The identities of the NSA's surveillance targets were kept secret for decades, but an Interagency Security Classification Appeals Panel decision in response to an appeal by the National Security Archive at George Washington University, has resulted in the declassification of these NSA records for the first time.
Read more at the National Security Archives (not to be confused with the National Security Administration, also known as the NSA).
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"Barrett Brown makes for a pretty complicated victim," writes David Carr in his recent profile of the Dallas-based journalist "obsessed with the government’s ties to private security firms." Brown, 32 has been in jail for a year. He faces charges that carry a combined penalty of more than 100 years in prison. Why does the gag order on his case matter to all of us? Carr explains. Read the rest
Even the NSA's boss and a lead judge in the secret intel courts admit Edward Snowden's leaks were in the public interest. “The unauthorized disclosure in June 2013 of a Section 215 order, and government statements in response to that disclosure, have engendered considerable public interest and debate about Section 215,” wrote FISC Judge F. Dennis Saylor IV in an opinion today. And yesterday, US Director of National Intelligence James Clapper said, “I think it’s clear that some of the conversations this has generated, some of the debate, actually needed to happen." [Secrecy News] Read the rest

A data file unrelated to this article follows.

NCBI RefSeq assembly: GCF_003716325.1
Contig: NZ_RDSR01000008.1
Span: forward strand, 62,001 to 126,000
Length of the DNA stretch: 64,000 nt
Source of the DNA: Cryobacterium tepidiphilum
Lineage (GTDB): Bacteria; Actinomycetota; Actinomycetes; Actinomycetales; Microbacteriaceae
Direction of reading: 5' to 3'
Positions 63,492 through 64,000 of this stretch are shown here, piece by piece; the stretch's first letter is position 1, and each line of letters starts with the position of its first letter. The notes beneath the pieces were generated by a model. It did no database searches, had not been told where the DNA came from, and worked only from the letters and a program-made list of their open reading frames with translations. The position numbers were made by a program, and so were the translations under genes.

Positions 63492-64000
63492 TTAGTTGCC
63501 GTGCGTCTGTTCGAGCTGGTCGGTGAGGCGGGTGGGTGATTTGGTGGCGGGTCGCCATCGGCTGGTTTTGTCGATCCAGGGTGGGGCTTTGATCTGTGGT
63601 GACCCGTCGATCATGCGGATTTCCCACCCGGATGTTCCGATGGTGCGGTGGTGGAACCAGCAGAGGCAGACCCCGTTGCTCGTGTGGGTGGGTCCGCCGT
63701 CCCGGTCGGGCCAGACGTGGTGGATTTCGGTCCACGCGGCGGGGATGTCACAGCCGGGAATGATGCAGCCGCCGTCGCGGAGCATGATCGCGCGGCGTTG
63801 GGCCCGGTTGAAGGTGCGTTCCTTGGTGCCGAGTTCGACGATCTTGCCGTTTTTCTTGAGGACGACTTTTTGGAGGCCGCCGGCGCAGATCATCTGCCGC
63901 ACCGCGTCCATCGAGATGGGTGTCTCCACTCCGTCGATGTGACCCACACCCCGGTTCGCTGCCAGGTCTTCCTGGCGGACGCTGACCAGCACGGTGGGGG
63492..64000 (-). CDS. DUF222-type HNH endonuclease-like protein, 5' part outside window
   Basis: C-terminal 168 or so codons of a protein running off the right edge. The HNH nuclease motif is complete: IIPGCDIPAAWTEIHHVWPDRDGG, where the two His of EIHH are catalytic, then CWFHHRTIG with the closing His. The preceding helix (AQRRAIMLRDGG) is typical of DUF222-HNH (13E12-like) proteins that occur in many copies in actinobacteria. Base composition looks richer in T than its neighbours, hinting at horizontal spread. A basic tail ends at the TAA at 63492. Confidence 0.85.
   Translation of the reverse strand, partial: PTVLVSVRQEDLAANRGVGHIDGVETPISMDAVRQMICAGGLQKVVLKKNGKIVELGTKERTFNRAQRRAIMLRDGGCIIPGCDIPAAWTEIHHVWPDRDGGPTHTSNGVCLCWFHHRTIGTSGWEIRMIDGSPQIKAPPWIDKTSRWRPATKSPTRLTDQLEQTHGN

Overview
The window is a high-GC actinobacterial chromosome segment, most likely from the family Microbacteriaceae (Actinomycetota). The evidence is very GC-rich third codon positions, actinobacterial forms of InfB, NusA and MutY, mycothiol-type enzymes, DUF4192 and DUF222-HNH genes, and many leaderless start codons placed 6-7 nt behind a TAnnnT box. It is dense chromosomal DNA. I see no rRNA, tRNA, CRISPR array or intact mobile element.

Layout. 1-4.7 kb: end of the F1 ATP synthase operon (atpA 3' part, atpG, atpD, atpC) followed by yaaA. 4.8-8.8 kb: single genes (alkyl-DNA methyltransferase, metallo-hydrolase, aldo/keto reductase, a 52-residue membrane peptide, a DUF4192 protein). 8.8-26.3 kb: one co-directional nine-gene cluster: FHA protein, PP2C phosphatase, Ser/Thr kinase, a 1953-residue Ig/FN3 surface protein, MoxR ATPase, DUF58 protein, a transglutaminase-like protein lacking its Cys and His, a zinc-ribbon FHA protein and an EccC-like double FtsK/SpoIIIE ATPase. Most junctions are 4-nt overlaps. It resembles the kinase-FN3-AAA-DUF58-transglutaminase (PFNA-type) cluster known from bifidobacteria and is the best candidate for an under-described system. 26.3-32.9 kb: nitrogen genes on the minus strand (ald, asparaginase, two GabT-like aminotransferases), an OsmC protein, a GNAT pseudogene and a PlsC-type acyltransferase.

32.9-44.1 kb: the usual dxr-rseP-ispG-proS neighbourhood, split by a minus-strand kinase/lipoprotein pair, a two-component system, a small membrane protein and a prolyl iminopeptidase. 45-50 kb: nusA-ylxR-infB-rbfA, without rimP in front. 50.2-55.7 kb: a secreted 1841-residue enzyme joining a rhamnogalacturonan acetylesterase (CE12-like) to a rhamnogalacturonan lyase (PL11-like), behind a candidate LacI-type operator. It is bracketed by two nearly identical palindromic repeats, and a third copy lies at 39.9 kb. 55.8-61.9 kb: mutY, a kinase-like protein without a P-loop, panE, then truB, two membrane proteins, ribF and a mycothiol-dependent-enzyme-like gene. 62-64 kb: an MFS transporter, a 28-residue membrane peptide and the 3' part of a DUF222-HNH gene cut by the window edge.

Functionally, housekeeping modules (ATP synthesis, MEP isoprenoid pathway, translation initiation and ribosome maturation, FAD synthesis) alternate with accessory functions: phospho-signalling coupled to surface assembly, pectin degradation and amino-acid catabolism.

David E. Sanger at the New York Times: "When far too much information gets classified, nothing is really classified. Respect for the system erodes when information readily available in open sources is ostensibly guarded with high-level classification." Read the rest